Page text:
We started discussing it in the terms of modern entertainment. TV/streaming has hundreds of options that compete for your attention, just like recruiters compete for candidates’ attention. The other great commonalities are that the success rates are exceedingly low, but when you are successful you will be unforgettable.

We were left with the question of where would we find that expertise. I know all the greats in the TA and recruitment-marketing fields, but felt it was important to get focused expertise and find someone who didn’t have the years of biases built up with a career in TA. One of my connections on LinkedIn, Nily Refai, is a screenwriter, producer, mentor, and teacher (The Walking Dead, E! Shows, Vh-1, House of Cards, among others). I approached her with my idea to improve our storytelling skills.  Never shying from the adventures of story-sharing and telling, Nily jumped right on board.

During the course of our initial discussion, I learned that she has not only written and developed many stories internationally, but she reads upward of 1,000 scripts a year that others write. She immerses herself in the science and art of creating layered characters through relatable stories which resonate individually to move audiences. That is exactly the way I wanted my team to approach storytelling!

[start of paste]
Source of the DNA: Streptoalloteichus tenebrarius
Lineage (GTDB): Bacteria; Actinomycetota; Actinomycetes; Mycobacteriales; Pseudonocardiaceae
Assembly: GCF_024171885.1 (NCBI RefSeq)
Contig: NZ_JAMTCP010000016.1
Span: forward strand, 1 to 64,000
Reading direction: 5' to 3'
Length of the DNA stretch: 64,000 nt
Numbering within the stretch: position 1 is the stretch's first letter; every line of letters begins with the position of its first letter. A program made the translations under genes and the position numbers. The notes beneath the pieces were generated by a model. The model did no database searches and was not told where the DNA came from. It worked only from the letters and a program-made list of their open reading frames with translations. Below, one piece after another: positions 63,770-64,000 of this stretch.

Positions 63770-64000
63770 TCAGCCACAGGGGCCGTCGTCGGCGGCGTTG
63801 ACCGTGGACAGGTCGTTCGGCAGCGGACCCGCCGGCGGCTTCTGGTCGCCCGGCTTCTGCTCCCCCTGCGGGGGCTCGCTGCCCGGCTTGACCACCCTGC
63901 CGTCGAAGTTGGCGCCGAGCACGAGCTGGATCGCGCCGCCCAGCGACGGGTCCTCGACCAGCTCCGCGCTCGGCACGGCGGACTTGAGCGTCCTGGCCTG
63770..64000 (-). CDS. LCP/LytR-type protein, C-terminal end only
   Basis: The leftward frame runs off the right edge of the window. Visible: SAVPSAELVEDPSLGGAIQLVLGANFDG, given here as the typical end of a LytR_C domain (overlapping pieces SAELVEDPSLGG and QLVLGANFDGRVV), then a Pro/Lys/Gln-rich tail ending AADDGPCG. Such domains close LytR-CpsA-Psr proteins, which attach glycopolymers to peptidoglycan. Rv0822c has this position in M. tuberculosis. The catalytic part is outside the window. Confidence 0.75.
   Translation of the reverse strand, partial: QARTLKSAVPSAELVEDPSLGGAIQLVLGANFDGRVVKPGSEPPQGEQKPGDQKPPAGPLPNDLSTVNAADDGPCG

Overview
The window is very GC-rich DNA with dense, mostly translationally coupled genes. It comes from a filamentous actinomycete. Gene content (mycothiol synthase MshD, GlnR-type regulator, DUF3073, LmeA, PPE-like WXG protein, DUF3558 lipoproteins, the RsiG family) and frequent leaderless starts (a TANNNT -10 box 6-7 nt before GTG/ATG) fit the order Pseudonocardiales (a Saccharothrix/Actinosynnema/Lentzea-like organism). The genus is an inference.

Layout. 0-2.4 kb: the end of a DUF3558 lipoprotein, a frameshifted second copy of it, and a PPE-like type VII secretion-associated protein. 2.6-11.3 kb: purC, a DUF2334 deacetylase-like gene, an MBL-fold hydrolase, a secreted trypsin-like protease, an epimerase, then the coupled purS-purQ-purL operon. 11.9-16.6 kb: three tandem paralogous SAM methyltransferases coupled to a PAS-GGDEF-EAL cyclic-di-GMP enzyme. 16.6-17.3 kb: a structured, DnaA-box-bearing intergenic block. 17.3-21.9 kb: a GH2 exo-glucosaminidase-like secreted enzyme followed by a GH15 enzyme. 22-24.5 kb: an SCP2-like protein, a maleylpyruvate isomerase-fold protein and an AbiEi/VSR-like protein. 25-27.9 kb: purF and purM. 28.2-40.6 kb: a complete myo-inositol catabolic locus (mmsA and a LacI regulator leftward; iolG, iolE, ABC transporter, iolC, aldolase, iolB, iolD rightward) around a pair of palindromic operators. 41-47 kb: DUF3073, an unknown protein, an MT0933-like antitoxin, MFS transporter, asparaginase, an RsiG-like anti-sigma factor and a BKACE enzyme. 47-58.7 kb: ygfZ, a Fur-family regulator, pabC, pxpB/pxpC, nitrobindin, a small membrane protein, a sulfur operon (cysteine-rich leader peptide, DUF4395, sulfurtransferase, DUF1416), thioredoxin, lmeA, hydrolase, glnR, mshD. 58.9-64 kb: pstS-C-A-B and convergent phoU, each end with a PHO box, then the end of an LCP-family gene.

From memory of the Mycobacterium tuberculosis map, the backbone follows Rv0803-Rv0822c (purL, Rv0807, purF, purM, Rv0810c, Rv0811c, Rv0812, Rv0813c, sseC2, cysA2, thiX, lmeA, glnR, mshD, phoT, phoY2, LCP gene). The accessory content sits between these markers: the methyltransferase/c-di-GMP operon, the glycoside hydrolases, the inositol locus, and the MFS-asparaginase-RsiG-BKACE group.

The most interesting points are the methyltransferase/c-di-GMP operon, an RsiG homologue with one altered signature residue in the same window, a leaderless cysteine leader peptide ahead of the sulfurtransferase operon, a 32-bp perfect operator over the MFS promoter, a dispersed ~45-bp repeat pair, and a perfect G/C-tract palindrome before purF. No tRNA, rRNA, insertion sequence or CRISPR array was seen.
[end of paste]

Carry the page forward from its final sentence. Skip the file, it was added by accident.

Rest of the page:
Nily has a wonderful process, and guided my team through a learning experience that will forever change and improve how we relate with our candidates and clients.  I’m not going to give away her secret sauce, but I will say, “the team” is now able to share unique stories which come from a place of individuality, to relate universally, and connect independently to the listener.

We also learned the value of pacing our interactions as we present the story. This was cathartic for both myself and the team. The move in recruiting is often to rush what you have to say, and immediately move to a call to action. It essentially follows this format: We have a great job. We are a great company. Send me your resume. This artificially constrains our ability to truly tell a story, and denies the candidate the opportunity to digest and engage with that story. There has to be a pause. This creates that opportunity for digestion and the chance for the teller to read their audience, and now weave the story into a dialogue. Since quality trumps speed, this was a valuable lesson!

Recruiting is a relationship-driven process.  We are not looking for Mr./Ms. Right Now, we are looking to engage with and develop a relationship with Mr./Ms. Right.

This is how your favorite show makes you feel. Great storytellers build stories that are relatable and engaging to wide audiences, yet still manage to feel very personal. They are building a long-term relationship with the viewer, not a one-and-done engagement. That’s what we are prepared to do now.

The team loved this training. We are so excited to begin to apply what we learned and further eclipse our competitors in the market! A week in, we are already changing our outbound communication, moving away from universal templating and creating personal stories, using their voice, experiences, and without giving away too much from, their own vulnerability.